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John R.
Democrat RI

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  • Legislative Session

    by Senator Jack Reed

    Posted on 2014-12-16

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    REED. Mr. President, the House has sent us a $42 billion year- long extension of several tax provisions known as tax extenders. This year-long extension is unpaid for, and while I will support this measure because several provisions in this bill need to be extended-- and soon--I must raise concerns about the approach here to once again stack the deck against middle-class families. They rightfully are concerned that they have been left out--and continually so--in policies that this body finds the will to pass.



    Case in point is the effort I engaged in all year with my Republican colleague, Senator Heller, to restore emergency unemployment insurance benefits for 1.3 million Americans. Now this program is typically considered an emergency measure because it has been fundamental to supporting our economic recovery, and as such the $24 billion cost to extend the program through 2014 would normally not be paid for. Well this year that was not the case and several of my colleagues, particularly House Republicans, insisted that this typical emergency measure be offset for it to get consideration.

    So Senator Heller and I worked with several of our colleagues to craft a paid-for measure that would extend the program for 5 months. That paid-for bill passed the Senate, but the House has since refused to give it an up-or-down vote--despite the fact that it met the condition of being paid-for and the Congressional Budget Office had estimated a full year extension of the program would create 200,000 jobs and boost economic growth by 0.2 percent of GDP. So it strikes me as incredibly one-sided and patently unfair that House Republicans would send us a $42 billion unpaid-for retroactive year-long extension of tax provisions that would not generate the same kind of economic boost as UI, but they still would not consider helping the long-term unemployed as they search for work. Indeed, in the bipartisan Senate extenders bill, we included a provision that would encourage employers to hire the long-term unemployed--but even that modest change to the Work Opportunity Tax Credit was not included in the House bill.

    This is part of a troubling pattern created by some of my colleagues on the other side of the aisle and in the other body--if it helps a small set of businesses or special interests, well the deficit does not seem to matter to them. But if a proposal or initiative is aimed at helping low and middle-income Americans get a foothold in the economy, then the standard is much higher and constantly changing.

    The 1-year tax extenders bill does have some good provisions, like the extension of credits that help families afford college, make it easier for homeowners and lenders to keep families in [[Page S6900]] their homes, or promote the production of renewable energy like wind. But the bill also has tax breaks for race horses, rum, NASCAR and is skewed towards corporations. All equaling a total of $42 billion in unpaid-for tax cuts.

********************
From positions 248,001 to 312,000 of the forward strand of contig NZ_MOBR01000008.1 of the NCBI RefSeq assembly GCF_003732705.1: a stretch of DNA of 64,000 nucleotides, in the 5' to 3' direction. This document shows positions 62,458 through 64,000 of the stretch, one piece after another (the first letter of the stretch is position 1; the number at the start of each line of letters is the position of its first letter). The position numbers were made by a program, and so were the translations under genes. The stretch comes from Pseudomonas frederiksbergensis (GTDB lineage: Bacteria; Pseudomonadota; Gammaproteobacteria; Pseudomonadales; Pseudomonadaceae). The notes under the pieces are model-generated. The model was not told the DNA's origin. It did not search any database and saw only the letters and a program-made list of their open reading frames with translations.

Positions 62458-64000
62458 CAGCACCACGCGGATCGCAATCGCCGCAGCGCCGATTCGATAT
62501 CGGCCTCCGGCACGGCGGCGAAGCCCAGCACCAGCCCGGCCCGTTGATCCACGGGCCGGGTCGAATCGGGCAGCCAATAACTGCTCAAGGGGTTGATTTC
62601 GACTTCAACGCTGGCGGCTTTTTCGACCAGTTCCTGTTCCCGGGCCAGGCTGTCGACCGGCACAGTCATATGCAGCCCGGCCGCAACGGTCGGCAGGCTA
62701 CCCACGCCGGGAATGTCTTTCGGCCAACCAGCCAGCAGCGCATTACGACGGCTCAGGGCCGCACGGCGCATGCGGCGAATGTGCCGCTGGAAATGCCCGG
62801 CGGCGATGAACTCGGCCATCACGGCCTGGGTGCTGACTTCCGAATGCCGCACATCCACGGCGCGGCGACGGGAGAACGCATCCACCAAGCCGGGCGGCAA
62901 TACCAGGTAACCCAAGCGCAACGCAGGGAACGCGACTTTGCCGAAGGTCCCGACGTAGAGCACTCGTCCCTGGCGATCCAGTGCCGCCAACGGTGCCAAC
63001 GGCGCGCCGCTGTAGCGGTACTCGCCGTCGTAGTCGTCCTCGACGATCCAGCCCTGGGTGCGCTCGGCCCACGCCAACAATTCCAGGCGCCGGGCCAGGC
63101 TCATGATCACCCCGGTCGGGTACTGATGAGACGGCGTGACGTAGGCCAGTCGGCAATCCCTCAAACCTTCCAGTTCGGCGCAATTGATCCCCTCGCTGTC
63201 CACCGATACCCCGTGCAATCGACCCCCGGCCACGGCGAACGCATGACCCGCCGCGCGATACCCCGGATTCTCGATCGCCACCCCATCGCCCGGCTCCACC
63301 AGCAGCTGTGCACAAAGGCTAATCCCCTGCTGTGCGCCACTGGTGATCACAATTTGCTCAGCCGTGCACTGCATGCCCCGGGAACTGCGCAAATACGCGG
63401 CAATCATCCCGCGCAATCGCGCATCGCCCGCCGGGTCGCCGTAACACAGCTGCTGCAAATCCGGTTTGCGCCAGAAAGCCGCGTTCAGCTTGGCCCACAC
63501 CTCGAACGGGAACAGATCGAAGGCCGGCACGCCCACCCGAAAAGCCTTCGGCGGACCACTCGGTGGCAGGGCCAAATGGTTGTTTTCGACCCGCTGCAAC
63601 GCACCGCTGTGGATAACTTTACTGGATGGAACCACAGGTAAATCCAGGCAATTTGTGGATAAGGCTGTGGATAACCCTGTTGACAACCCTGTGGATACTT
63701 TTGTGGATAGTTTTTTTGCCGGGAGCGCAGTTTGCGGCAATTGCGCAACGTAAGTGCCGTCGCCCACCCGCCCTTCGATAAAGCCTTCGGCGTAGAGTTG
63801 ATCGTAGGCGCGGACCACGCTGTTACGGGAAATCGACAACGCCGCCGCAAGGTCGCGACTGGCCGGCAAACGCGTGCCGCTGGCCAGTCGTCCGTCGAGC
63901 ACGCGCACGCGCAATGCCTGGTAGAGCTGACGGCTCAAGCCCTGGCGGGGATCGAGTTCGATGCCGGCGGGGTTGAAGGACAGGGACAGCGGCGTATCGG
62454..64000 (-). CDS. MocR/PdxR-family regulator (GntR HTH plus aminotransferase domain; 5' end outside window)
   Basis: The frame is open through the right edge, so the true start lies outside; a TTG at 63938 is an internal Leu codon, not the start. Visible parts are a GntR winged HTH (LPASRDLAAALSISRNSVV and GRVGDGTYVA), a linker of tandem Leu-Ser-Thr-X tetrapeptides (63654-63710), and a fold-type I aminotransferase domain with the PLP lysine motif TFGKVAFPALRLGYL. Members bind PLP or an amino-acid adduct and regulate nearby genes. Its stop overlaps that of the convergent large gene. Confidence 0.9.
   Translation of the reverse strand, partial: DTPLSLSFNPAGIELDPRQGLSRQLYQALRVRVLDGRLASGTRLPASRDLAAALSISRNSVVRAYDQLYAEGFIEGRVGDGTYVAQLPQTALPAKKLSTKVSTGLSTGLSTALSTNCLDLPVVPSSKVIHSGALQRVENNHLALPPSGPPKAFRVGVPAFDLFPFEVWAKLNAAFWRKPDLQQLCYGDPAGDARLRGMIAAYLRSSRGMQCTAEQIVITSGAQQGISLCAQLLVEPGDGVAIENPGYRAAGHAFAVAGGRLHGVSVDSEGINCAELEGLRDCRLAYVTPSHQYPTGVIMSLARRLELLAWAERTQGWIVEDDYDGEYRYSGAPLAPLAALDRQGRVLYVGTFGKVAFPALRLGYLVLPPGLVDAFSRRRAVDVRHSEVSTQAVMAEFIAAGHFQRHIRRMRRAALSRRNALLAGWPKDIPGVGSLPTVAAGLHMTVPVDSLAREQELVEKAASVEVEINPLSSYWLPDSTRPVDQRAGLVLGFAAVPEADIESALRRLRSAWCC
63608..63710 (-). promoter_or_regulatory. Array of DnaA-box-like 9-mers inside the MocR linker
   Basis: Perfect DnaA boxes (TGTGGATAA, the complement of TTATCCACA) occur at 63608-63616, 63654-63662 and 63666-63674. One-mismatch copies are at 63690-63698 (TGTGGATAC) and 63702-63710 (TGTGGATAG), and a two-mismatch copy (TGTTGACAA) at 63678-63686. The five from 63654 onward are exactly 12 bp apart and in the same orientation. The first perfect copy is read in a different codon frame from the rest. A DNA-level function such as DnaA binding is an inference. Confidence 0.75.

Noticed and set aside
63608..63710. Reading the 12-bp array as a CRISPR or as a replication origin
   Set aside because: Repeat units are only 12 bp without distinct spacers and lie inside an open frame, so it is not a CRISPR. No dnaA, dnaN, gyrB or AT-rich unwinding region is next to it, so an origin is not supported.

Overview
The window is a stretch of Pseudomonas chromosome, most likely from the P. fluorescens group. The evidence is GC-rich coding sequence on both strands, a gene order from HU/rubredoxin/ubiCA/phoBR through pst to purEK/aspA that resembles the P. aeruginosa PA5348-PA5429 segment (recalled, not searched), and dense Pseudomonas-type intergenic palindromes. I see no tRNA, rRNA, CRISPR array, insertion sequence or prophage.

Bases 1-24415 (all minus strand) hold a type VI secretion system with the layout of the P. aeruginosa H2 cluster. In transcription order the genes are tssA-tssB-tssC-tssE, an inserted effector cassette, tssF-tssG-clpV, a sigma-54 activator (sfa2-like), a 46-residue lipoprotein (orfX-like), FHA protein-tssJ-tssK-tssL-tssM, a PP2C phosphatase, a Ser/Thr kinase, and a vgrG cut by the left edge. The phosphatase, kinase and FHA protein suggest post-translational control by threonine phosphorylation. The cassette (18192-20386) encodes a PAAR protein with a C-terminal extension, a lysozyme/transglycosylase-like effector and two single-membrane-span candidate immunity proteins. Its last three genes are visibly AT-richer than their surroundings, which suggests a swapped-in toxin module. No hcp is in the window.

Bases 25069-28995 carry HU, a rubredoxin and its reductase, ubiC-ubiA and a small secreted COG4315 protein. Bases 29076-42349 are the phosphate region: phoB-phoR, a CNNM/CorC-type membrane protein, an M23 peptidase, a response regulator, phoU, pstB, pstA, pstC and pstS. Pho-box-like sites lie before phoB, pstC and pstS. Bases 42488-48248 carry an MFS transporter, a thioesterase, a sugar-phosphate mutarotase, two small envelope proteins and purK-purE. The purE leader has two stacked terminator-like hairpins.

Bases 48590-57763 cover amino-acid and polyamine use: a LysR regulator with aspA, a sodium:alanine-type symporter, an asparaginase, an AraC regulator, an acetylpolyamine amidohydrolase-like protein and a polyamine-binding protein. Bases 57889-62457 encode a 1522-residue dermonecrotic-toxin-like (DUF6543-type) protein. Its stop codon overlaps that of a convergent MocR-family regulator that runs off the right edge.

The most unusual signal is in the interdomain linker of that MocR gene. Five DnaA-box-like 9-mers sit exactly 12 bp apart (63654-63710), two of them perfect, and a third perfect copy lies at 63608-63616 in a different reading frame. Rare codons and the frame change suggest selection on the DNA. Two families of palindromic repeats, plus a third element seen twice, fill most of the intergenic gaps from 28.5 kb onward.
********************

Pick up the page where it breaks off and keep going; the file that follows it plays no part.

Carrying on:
Indeed, we also considered an appropriations bill, which included a snuck-in provision that allows pension cuts on the backs of middle- income employees and retirees in multiemployer pension plans. We should not have considered such far-reaching pension reform without thoughtful, strenuous, and open debate. So the insertion of a pension deal, negotiated behind closed doors, that hurts middle-income employees and retirees at the waning hours of a lame duck Congress is untenable and further cause for Americans to think that their government does not have their back or care about their economic security. They will see Congress giving tax deals for race horses and NASCAR, while their pensions are cut. That's not how this body should govern.

    Now as we enter a new Congress, we will have to confront the impending sequester that we will face head on again in fiscal year 2016, which will seriously frustrate our ability to provide for the national defense and general welfare. Those sequestration cuts, brought on by the refusal of my colleagues on the other side to reach a deficit reduction agreement that included raising revenue, total $109 billion per year and will impact non-defense and defense spending equally. So again it is striking that many of my colleagues on the other side will have no problem voting for $42 billion in unpaid-for tax cuts--or even as was reported last month, a $450 billion unpaid-for permanent extension of these tax breaks--but when it comes to helping American workers or confronting and undoing the sequester cuts to our domestic programs my colleagues on the other side apply a tougher standard that is tilted against everyday Americans.

    I have made the tough choices in the 1990s to balance the budget and I have supported over $3.3 trillion in deficit reduction since 2010, over two-thirds of that coming from spending reductions. The deficit is on its fastest decline since World War II and has been cut by more than half since 2009. But the economy has not been growing fast enough and many Americans have seen stagnating wages and have the sense that the economy is stacked against them. So I will work with my colleagues, as I have consistently tried to do, to urge them to join with Democrats to spur broad-based growth for every American and ensure the economy and government works for them--not just for large corporations or special interests.

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